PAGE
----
Which Video Sharing Service is Right for Me? (Part 1 of 2)

by Claude Harrington December 2, 2015
December 2, 2015

In (December 03, 2015)’s post, we highlighted some incredible, recent video marketing statistics. Given some of those figures (i.e. 96% of B2B organizations are engaged in video content marketing) it’s no surprise that more and more content marketers are turning to video. So today, we wanted to talk a little bit about what happens after you’ve made the video, and you find yourself asking: which video sharing service is right for me?

Although there are a variety of video sharing services out there, we’re going to focus on the two biggest: YouTube and Vimeo. Like most things in life (especially in business) there’s no “right” answer. But not only does each service possess a unique set of characteristics, they’re both continually evolving. Meaning that what might have made YouTube the better choice for you last year could be completely different now. So let’s a closer look at YouTube today, and then tomorrow we’ll examine the pros and cons of Vimeo.



Youtube was founded in 2005 by three former PayPal employees and, over the past ten years, has grown to become the world’s largest video-sharing service. Notably, in November 2006, YouTube was acquired by Google. We mention here as it helps explains the fourth item on our list below. But before we get into that, let’s start with what is undoubtedly YouTube’s biggest differentiator:

1) It’s Free: Anybody can open (and use) their own YouTube account without any cost to themselves. Not only that, but you can upload an unlimited number of videos as well. So using YouTube is free, but…

2) There are Advertisements: Similar to the network television model, the “free” content is effectively paid for by advertising dollars. On YouTube, these ads will appear as either full-screen spots before a video starts or as partial-screen ads that pop up during playback. For some users, this can be annoying. But for others, particularly content creators whose views number in the millions, they might have this reaction…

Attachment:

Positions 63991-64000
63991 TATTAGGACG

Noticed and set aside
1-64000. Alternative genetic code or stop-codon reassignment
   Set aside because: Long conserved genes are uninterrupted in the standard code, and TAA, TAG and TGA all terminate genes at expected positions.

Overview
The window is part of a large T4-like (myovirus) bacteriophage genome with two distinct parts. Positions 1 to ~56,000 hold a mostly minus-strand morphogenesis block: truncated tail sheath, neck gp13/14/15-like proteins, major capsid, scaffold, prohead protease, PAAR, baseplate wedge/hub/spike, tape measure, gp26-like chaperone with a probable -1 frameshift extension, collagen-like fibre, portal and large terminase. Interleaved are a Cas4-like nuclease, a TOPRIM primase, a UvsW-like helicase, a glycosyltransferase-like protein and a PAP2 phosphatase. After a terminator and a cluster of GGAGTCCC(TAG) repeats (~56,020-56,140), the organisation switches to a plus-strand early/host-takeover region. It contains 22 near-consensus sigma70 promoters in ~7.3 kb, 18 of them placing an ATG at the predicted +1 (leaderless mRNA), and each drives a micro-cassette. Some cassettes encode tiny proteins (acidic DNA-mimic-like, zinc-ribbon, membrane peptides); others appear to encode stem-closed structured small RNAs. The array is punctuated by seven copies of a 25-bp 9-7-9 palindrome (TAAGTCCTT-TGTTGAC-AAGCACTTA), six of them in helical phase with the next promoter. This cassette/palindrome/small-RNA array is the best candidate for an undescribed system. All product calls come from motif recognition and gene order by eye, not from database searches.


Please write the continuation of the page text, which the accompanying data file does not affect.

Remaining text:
3) There are Advertisements! Those who create very popular videos can leverage their content as a revenue-stream (receiving a portion of advertising fees). Others who aren’t in this position still might see value in YouTube’s advertising options by taking advantage by paying to become one of YouTube’s Promoted Video (meaning that your video would be the spot that plays before another video begins). So whether you see these types of ads as a challenge or an opportunity, just make sure to factor them into your decision because they are one of YouTube’s largest differentiators. As is the fact that Youtube is…

4) G-Friendly: As we mentioned above, YouTube is owned by Google and therefore naturally interfaces seamlessly with Google’s user accounts and other offerings. That integration with Google’s ecosystem is part of the reason that the service boasts…

5) 1 Billion Unique Visitors per Month: Simply put, YouTube is the place where the most videos are watched. Which is an impressive claim, no doubt about it, but don’t let that staggering figure prevent you from asking the all-important question: who is my target audience here? Is that audience likely to find my video through a search? Will I be sending it to them directly? Will it be embedded somewhere as part of a larger marketing strategy?

6) And what about Quality? In the past, this is where YouTube has significantly lagged behind. But since introducing HD videos, YouTube’s video quality has significantly improved. As a general rule, their videos are most often played in low 360p (for quicker initial rendering), but you can optimize your settings to fit you specific objectives. If you’re a novice, this might be a bit more difficult to set up, but it’s important to know that YouTube’s upload options have significantly increased over the past year.

For a full list of specifications and optimization settings, click here.

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